Mitch McConnell is all about the money. Unprecedented obstruction as Senate Majority Leader during the Obama administration was his calling card. Stealing a Supreme Court seat in 2016 and packing federal courts during the Trump administration are big bullet points on his resume, too.
Arguably McConnell’s greatest legacy is expanding corporate influence in politics. Few have taken more donations from dark money donors, and no politician has worked harder to ensure that money’s power. McConnell’s career is a testament to lifetime politicians purposely gumming up the works to make it easier for their super rich benefactors to get even richer.
But the right’s new anti-corporate culture war has McConnell confused.
Sen: McConnell: "My warning, if you will, to corporate America is to stay out of politics. It's not what you`re designed for. I'm not talking about political contributions. … I support that. I'm talking about taking a position."https://t.co/Q14ptTmKyh
— MSNBC (@MSNBC) April 7, 2021
In a statement yesterday, McConnell “warned” corporations to stay out of politics, but he made sure to add an important caveat. McConnell wasn’t talking about campaign contributions, of course, because he’s perfectly fine with those. Citizens United, the landmark Supreme Court case that ruled campaign donations are political speech, became law when he took power as majority leader in 2010. It helped define his career placating Republican megadonors.
What bothers McConnell is actual political speech—words or actions akin to Major League Baseball moving its all-star game to protest Georgia’s voting law. Taking any kind of political position is where he draws the line.
McConnell couldn’t heighten the contradictions much more if he tried. Forget the fact that this statement goes against his entire political legacy and everything he stands for. McConnell is trying to make the argument that money from corporations is free speech but doesn’t represent that same corporation taking a political position. It doesn’t make any sense.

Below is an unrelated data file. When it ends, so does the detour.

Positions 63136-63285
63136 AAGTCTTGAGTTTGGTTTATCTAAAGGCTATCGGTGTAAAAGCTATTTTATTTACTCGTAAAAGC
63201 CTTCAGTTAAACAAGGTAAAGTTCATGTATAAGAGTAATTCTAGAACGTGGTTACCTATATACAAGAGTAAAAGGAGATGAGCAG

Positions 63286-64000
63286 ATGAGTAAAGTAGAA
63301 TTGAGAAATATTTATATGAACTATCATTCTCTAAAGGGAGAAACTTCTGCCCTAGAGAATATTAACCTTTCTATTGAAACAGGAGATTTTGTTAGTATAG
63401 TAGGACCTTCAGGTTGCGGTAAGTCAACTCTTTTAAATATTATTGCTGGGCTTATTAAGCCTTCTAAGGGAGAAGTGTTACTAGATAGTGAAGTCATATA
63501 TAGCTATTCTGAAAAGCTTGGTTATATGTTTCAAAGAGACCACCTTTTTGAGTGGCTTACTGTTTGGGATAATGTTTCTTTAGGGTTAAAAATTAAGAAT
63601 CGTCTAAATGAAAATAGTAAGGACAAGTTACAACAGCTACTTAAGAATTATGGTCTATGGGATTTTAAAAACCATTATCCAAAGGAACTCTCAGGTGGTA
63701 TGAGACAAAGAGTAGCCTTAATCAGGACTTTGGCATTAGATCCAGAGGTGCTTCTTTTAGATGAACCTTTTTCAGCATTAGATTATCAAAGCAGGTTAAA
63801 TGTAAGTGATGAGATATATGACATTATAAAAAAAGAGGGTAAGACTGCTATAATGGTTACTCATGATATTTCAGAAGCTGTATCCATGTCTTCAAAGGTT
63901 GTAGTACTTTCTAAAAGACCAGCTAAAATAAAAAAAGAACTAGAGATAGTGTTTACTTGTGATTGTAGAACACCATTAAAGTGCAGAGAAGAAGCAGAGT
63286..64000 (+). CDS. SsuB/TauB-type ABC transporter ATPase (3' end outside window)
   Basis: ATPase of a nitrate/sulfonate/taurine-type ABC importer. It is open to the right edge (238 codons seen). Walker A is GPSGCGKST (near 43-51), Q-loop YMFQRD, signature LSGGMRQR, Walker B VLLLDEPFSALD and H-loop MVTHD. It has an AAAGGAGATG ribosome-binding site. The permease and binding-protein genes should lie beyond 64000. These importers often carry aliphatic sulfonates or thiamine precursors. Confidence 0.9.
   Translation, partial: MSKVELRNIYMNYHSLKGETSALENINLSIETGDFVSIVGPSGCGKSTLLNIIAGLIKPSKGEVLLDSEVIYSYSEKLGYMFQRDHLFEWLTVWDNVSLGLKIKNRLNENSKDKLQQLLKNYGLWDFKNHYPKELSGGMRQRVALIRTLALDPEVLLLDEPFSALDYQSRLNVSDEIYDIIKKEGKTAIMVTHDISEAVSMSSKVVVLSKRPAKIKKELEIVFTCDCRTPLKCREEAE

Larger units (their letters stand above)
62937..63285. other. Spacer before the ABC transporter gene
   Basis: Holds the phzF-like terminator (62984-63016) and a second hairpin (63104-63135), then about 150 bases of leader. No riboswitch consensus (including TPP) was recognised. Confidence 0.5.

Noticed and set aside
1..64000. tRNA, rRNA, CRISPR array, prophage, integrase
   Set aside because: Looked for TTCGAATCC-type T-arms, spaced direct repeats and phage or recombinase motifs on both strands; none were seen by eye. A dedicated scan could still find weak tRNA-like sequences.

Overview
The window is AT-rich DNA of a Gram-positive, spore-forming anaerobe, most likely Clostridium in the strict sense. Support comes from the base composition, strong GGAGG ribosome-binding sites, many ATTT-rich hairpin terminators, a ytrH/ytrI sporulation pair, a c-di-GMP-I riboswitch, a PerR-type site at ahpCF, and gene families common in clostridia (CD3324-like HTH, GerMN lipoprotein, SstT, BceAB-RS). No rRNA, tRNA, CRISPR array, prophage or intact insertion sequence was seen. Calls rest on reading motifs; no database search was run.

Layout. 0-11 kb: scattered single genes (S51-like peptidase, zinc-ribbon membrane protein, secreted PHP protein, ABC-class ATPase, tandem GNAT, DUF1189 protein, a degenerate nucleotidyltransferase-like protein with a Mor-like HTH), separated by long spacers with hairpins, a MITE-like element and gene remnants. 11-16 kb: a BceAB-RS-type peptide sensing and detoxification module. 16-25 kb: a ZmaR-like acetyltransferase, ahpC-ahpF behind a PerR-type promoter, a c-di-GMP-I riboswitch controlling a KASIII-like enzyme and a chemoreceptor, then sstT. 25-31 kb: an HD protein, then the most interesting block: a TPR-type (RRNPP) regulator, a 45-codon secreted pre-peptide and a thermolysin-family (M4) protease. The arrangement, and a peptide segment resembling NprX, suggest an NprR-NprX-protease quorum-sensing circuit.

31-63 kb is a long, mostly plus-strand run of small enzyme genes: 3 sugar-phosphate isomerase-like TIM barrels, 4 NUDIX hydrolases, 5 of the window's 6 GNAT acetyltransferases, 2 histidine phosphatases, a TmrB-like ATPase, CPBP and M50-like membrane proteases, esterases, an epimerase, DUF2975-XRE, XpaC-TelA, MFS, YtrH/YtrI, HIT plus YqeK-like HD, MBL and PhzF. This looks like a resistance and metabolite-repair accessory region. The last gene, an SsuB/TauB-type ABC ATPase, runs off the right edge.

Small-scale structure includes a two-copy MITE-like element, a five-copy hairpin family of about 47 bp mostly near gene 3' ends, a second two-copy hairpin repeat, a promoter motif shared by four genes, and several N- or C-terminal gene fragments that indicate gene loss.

McConnell knows that, of course. He’s no stranger to contradicting himself to manipulate federal power at the highest level. But watching an ancient political ghoul try to square a circle of his own making is always a little jarring. It’s funny that McConnell even saw the need to make the distinction. No reasonable person thought he wanted to somehow end corporate campaign contributions.
What’s even funnier is why McConnell’s in the position to begin with. Republicans are fighting an endless, mostly contrived battle against cancel culture. McConnell, however, is dedicated to tangible power. Culture wars might make headlines and drive news cycles, but they don’t have any major impact outside the discourse. But once corporations start using their influence more tangibly, it becomes a problem.
Chuds like Matt Gaetz and Ted Cruz are more suited to fight this battle. They’re dummies who aren’t afraid to mix it up while trying to own the libs. McConnell just wants results. But his side is losing badly, and he knows it. That’s why he said something.
McConnell still needs to toe the line, though. He can’t demand corporations stay out of politics altogether. Repealing Citizens United would destroy his political legacy. It would also cut off the main source of Republican political power. McConnell can’t let that happen.
Instead, he’ll have to continue contradicting himself the same way his colleagues do whenever they argue a company censoring its own content is cancel culture. It’s not the game McConnell wants to play, but he knows he has to play it.
If only speech wasn’t actually speech.